What have the political effects of this movement on the government been?
The government is very confused. They do not know what to do and are wondering how they can get people off the streets. The politicians are throwing the blame at each other for the crisis which has developed.
Monday’s protest was not met with the same savage repression as during the weekend, as the regime fears a backlash. The government is really shaking now and could fall at any time. The whole ruling class is scared as it has no solutions to offer, and they know that the people are not going to easily accept any usual corrupt “solution”.
How, in your view, is the movement going to develop in the coming days, and what do you think should be done to build a successful struggle?
The organizers of the movement have decided to restrict the demands only to the garbage crisis, and even refused explicitly to let some activists take part in the organizing of the movement.
But if that continues to be the case, they will lose control over it, as the protesters are not going to accept this. Their demands have a clear political character, targeting corruption in general, but also calling for the fall of the government.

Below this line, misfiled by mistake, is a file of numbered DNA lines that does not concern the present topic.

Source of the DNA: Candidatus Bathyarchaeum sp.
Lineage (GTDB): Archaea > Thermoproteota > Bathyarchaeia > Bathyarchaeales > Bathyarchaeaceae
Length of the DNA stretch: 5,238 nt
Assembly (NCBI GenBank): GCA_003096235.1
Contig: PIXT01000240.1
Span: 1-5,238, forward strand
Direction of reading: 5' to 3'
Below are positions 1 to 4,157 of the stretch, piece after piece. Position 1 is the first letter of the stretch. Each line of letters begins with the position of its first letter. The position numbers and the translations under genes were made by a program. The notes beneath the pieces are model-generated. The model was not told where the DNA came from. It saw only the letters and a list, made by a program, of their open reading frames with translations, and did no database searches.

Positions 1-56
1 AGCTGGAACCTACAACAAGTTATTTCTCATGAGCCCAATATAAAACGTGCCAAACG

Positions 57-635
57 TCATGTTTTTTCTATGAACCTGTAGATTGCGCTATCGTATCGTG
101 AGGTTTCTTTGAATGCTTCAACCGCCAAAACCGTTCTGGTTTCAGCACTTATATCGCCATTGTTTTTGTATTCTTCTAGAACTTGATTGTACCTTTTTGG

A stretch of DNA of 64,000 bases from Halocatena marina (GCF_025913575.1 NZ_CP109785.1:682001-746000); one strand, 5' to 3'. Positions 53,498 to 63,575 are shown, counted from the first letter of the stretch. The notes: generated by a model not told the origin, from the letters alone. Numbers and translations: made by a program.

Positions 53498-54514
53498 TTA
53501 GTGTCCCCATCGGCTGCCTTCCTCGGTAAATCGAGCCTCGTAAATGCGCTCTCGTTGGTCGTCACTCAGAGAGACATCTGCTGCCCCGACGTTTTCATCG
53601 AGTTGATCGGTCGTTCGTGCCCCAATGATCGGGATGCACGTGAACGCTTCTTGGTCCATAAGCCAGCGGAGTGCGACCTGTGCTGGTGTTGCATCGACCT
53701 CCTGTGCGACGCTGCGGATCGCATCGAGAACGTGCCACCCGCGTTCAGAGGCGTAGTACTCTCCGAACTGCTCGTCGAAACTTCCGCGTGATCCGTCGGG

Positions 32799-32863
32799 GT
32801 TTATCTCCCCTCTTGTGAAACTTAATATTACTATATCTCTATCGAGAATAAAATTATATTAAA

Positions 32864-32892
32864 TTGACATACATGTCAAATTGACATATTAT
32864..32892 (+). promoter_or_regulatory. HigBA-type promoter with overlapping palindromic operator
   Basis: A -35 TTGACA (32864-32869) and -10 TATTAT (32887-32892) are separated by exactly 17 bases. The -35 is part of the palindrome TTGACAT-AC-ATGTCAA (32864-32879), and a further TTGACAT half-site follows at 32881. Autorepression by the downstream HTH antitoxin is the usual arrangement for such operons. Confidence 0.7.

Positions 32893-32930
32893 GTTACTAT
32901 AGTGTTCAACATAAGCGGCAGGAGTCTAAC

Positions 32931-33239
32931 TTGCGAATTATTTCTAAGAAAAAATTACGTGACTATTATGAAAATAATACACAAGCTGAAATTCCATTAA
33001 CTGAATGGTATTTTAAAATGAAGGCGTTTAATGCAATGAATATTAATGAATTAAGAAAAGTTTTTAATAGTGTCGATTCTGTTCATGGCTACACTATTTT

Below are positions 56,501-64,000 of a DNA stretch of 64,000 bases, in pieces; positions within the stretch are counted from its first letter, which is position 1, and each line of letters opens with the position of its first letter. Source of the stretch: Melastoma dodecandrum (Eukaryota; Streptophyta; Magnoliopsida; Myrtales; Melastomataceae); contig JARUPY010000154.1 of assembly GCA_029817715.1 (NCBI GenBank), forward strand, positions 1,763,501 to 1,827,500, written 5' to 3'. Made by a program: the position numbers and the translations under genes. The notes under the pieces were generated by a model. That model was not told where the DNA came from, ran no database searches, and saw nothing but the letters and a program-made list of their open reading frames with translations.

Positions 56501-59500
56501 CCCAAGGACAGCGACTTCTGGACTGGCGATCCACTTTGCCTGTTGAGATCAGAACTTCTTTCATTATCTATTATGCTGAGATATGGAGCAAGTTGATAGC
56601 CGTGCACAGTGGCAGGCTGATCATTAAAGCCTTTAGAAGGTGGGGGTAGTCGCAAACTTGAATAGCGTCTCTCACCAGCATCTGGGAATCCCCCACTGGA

As a member of the CWI, I have been arguing from the start that this campaign should link up with issues like unemployment and poverty, the collapse and privatisation of public services, as well as exposing the connections between the sectarian parties and big business. Exposing how privatization works and how corrupt politicians get billions out of it. We should call for the nationalization of garbage services, as the municipalities should do this job, not private companies with profit as their only consideration. This movement should have a class-based programme that can attract young people, workers and the unemployed from all communities and bring them together. To enlarge its scope, this campaign should also appeal to the independent trade unions, especially public sector unions (who have engaged in a lot of strikes in the last few months), to join in.
The experience of the last days and the limitations of the organisers’ outlook also highlight the need for democratically-elected structures to build the movement, with leaders accountable for their actions. Setting up local committees in the neighbourhoods is crucial, to organise the campaign from below, and to bring in more people into mass action.
We also need international solidarity from activists abroad to help with publicising this struggle on a wider scale.